Still, if as a kid like me you went around parading the trademark clenched cuff salute every time you scored a goal in the playground, there is probably more than enough here for you to enjoy wallowing in the nostalgia. It's just a shame we don't learn as much about Law the enigma as Law the legend.
The approved biography of George Best
by Duncan Hamilton
Reviewed by Robbie Meredith
From WSC 322 December 2013
Despite what Immortal would have you believe, George Best divides opinion in his home country. For each of the tens of thousands who stood reverently in the Belfast rain for his 2005 funeral, there is a counterpart embarrassed and infuriated by the constant scandals and drunken antics. It is a mark of his status, of course, that most people in Northern Ireland still care enough to have an opinion about Best – good or bad – and it is unlikely that Duncan Hamilton's "approved" biography will change what they think. Written with the blessing of Best's sister Barbara, the sibling most active in guarding his memory, Immortal has few words of condemnation for even the worst of his excesses, preferring to depict chaos engulfing Best, rather than something he was primarily responsible for.
The early chapters, detailing his rise, are familiar but still thrilling. The shy, good-looking boy from Belfast, spotted by the legendary scout Bob Bishop and a surrogate son to Matt Busby, becomes the fulcrum of an outstanding Manchester United team until Europe is conquered when Best is barely 22. Even in the "el Beatle" years, he lodged in a neat terraced house with the redoubtable Mary Fullaway, and it was a home he would often return to even as things were going wrong in later years.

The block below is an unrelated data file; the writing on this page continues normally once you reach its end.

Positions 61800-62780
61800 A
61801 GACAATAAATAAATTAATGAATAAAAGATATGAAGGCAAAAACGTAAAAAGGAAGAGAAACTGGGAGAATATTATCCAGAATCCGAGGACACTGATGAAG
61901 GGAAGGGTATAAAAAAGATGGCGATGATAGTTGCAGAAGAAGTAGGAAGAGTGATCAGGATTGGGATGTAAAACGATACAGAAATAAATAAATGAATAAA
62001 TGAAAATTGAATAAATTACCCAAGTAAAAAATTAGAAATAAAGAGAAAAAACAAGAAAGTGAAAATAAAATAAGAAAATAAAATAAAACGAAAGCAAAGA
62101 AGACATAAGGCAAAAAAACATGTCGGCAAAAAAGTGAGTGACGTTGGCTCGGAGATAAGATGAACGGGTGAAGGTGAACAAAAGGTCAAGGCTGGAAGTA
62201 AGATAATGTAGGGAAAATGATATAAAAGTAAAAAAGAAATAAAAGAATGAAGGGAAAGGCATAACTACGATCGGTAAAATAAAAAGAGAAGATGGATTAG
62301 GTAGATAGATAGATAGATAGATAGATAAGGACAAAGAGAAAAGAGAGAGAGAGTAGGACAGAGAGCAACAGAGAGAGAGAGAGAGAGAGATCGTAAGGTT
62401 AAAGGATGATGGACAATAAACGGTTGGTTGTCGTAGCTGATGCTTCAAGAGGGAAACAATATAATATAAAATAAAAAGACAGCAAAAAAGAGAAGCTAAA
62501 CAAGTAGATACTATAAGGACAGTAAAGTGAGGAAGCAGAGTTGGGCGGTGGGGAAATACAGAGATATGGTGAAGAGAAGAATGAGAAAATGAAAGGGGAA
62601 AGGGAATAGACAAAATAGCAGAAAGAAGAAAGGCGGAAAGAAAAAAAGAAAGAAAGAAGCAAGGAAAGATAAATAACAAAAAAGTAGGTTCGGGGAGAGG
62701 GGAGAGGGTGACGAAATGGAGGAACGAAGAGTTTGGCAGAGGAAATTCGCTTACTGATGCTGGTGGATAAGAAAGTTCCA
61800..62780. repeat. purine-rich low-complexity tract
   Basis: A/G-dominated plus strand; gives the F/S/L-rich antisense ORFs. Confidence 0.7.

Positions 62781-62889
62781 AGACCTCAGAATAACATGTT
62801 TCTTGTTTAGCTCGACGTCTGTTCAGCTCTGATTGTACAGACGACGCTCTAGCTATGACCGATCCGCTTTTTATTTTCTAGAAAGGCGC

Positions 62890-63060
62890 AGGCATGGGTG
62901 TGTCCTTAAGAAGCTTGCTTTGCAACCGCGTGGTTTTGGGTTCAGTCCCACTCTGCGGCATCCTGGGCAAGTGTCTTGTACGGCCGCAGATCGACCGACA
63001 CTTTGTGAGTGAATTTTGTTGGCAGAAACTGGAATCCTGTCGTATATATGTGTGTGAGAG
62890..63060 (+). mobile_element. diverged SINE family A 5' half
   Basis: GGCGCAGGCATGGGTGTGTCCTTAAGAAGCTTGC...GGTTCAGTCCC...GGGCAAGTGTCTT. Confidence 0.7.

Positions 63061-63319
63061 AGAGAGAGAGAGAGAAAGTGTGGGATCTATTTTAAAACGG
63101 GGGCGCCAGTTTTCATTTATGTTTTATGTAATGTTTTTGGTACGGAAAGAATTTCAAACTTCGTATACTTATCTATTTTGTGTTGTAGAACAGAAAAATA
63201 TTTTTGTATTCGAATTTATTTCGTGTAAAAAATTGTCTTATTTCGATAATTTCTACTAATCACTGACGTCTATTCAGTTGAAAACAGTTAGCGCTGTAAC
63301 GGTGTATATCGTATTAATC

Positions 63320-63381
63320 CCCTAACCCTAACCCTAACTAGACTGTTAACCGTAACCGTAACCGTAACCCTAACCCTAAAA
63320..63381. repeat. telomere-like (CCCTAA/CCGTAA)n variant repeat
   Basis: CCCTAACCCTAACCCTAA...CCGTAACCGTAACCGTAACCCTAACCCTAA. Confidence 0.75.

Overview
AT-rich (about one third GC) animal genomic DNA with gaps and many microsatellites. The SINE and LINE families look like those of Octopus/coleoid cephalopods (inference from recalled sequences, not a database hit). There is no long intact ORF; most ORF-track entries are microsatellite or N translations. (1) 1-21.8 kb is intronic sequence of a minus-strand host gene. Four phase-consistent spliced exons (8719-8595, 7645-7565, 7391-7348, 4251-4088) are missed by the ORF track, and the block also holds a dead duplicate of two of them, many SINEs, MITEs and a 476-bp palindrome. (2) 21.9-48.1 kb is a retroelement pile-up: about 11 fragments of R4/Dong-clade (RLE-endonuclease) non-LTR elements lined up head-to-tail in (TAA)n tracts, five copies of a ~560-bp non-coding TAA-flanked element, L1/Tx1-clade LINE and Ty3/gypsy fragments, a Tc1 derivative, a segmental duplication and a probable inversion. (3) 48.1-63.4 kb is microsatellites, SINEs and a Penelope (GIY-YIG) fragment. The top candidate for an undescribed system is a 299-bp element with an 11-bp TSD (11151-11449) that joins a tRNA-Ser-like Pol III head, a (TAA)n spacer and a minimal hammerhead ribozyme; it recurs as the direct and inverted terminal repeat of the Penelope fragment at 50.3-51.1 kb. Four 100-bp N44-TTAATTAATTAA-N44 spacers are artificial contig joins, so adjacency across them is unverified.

Yet the hour of Best's greatest triumph, that 4-1 victory over Benfica at Wembley, is the beginning of a long, drawn-out end. Despite his iconic goal he felt he hadn't played well in the final, a portent of disappointments to come. In the troubled aftermath the book, echoing its subject, rather loses its way. While we now know much more of the twin afflictions of alcoholism and depression, from which he undoubtedly suffered, I suspect that Hamilton makes more excuses for Best's behaviour than Best, to his credit, actually did.
For, as Hamilton tells it, Best suffered primarily from feeling an excess of love, not for the booze and birds of tabloid tales, but for football and primarily Manchester United. His life does indeed come to resemble a kind of hell – in one telling passage, coachloads of visitors come to picnic in the unfenced garden of his ill-advised modernist home, Che Sera, and turn it into a spectral prison by gawping constantly through the all-encompassing glass.
Immortal becomes a long plea for understanding, and a lament that it wasn't a quality successive Manchester United managers after Busby displayed in Best's case. Yet although he was in the grip of twin evils, it is hard to see how Wilf McGuinness or Frank O'Farrell could have made more allowances for him, and Hamilton protests too much when he dismisses Best's drink-driving, assaults and violence against women in little more than a few sentences.
Hamilton is a terrific writer but he seems more determined to be sympathetic towards his subject than Best, in his more reflective moments, was about himself. Immortal is a fine biography and a fascinating portrait of a dawning age of sporting celebrity, but will appeal most to those already inclined to view Best as the last of the doomed football romantics.
A life in the
by Justin Bryant
Bennion Kearny, £6.99
Reviewed by Ian Plenderleith
From WSC 320 October 2013
Unknown American goalkeeper Justin Bryant begins his memoir in the middle of a nature reserve watching alligators, describing the "sheer improbability [of] these Jurassic river dragons". That's the first thing that strikes you about Bryant – he doesn't need a ghostwriter. And he'd be the first to admit that's just as well, because his football career didn't pay him enough to afford one.
There have been a good number of books by lower-level players in recent years describing the nitty-gritty of life at the game's hard end, and long may struggling ex-pros continue to counter the egregious banality of the mailed-in Premier League star's cynical book, hacked out in a few days for a six-figure advance. Small Time is an excellent prototype for any former player with a good story to tell. Bryant is honest, thoughtful, economic and introspective enough to realise his own shortcomings as a player and a person.